OSKALOOSA — Gov. Kim Reynolds said Thursday that it's time for Iowa to start placemaking, and said Oskaloosa is ahead of the curve.
"If you're already doing some of that, you're ahead of the game on that," she told leaders of the community and Oskaloosa's Main Street district.
She also outlined her office is working to begin a national marketing campaign, similar to those undertaken by South Dakota and Alaska.
"I'm tired of watching South Dakota do it — and now Alaska is kicking in," Reynolds joked, adding she's modeling Iowa's spending budget off of those two states.
"We're going to do that, too. Because we are the real deal, and we have so much to offer in this state," Reynolds said. "And we need to retain, but we also need to recruit."
During a Thursday afternoon visit, Reynolds met with community leaders briefly at MidWestOne Bank before touring some square treasures, including the Book Vault, Betsy's Boutique Shop and The Alley.
Leaders touted the region's worldwide focus — including Musco and Clow in Oskaloosa, Vermeer in Pella, Cargill in Eddyville, and John Deere in Ottumwa.
"We have a lot of global business going around on here," said Tom Rielly, an Oskaloosa man who is a governor's appointee to the Iowa Department of Transportation commissioners. "That ... reinforced why the Northwest Bypass is so vital, the regional airport is so vital, and, soon, will be a Southeast Connector."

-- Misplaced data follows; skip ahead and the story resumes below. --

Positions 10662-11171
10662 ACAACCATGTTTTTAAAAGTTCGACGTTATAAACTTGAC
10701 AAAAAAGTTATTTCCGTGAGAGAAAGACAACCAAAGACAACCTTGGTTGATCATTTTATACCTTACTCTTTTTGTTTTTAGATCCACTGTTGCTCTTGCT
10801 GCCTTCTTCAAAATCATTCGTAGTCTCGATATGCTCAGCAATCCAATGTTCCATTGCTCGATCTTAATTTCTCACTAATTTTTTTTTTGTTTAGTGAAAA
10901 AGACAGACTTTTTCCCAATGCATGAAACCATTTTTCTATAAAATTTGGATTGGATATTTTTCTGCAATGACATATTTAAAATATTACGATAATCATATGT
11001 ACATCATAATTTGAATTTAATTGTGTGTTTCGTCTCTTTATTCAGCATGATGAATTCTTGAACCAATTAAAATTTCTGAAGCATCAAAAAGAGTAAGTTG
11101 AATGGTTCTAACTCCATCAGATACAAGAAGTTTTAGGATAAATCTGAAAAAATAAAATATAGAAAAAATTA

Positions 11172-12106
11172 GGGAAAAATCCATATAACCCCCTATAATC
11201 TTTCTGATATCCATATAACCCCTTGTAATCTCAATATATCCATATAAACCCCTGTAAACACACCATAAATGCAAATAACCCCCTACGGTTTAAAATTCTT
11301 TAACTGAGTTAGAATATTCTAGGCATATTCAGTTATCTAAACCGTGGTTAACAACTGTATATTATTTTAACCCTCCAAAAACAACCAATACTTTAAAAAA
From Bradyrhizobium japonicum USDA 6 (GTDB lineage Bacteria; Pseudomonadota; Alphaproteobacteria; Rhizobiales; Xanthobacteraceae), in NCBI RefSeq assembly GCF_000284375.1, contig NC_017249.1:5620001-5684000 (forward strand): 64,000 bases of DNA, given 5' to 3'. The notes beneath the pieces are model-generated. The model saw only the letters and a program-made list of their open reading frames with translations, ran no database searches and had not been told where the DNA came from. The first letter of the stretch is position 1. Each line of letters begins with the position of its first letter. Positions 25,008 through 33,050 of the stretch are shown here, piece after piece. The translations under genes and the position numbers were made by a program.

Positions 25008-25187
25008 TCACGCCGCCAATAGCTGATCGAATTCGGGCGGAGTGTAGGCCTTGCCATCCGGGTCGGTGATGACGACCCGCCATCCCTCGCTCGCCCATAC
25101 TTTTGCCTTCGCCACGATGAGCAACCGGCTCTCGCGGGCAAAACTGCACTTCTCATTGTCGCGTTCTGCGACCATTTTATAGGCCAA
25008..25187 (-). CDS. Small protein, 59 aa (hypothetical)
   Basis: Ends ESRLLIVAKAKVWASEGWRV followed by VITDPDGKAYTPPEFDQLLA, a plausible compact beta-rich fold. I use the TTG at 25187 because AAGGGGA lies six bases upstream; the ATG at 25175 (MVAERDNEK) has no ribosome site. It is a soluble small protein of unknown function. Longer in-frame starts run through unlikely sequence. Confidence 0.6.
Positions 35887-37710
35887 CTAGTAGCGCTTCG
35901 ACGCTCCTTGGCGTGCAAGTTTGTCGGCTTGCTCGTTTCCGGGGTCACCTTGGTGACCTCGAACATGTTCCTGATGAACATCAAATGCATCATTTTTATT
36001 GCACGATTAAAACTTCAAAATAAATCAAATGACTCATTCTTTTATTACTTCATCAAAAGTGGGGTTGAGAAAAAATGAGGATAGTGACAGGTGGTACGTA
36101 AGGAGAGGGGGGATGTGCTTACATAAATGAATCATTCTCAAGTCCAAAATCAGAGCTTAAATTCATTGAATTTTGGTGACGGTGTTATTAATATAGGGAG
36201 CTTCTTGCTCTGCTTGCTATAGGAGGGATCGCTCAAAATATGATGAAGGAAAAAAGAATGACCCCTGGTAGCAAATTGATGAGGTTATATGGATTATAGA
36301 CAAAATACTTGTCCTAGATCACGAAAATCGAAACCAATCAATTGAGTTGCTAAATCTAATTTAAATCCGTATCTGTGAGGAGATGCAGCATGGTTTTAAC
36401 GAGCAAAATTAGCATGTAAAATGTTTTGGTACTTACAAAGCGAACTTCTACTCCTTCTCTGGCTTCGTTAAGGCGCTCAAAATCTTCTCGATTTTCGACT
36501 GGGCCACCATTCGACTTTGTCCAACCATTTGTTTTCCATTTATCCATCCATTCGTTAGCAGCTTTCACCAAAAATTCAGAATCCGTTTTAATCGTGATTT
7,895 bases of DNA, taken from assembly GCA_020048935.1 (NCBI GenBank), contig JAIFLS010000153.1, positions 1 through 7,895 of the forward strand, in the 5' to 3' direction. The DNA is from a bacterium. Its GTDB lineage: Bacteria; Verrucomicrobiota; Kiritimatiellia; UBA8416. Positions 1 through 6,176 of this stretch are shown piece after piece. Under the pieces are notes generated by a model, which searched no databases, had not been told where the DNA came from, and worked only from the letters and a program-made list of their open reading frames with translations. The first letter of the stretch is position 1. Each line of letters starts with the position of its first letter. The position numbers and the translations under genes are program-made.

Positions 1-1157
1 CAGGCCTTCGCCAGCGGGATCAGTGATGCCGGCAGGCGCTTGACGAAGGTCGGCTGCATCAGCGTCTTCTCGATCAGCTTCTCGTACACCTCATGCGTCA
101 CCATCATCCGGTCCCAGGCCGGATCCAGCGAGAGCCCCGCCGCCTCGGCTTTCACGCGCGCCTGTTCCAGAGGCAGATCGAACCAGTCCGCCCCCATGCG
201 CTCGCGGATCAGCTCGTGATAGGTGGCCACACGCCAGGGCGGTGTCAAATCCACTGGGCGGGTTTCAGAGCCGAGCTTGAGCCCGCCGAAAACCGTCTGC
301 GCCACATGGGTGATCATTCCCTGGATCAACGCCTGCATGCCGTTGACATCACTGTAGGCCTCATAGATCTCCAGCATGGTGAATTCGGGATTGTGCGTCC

The visit also outlined the town's 35 years as a Main Street Community. Oskaloosa was named a Main Street Community in 1986.
"It's not easy to maintain the designation," Reynolds noted. "It's hard to get it, but then you have to maintain it."
Leaders of Oskaloosa Main Street and business owners along the way thanked Reynolds for her pandemic approach which allowed them to survive.
Before her visit to Oskaloosa, Reynolds made news earlier in the day when she alleged that federal officials waited nearly a month before they acknowledged the federal government was flying refugee children into Iowa and then transporting them out.
The acknowledgment, made to Sen. Chuck Grassley's office, came after multiple denials to state officials by the government. Reynolds is calling for the U.S. Congress to investigate, saying state officials first thought the flights may have been related to human trafficking.
"We weren't able to get any answers about why a charter plane was coming in in the middle of the night, and unaccompanied minors removed from the plane and transported outside of the state," Reynolds told media Thursday. "Our concern was not only are they coming into this state, but we were afraid that human trafficking was taking place. And we weren't getting any answers."
The incident took place on April 22, and state officials said they become aware of it on May 2. Federal agencies denied their involvement to the state on May 7, 10 and 11, and denied involvement to Grassley on May 14.
Ultimately, the Health and Human Services’ Office of Intergovernmental Affairs and Office of Refugee Resettlement confirmed to Grassley on May 21 that the flight was one of their flights.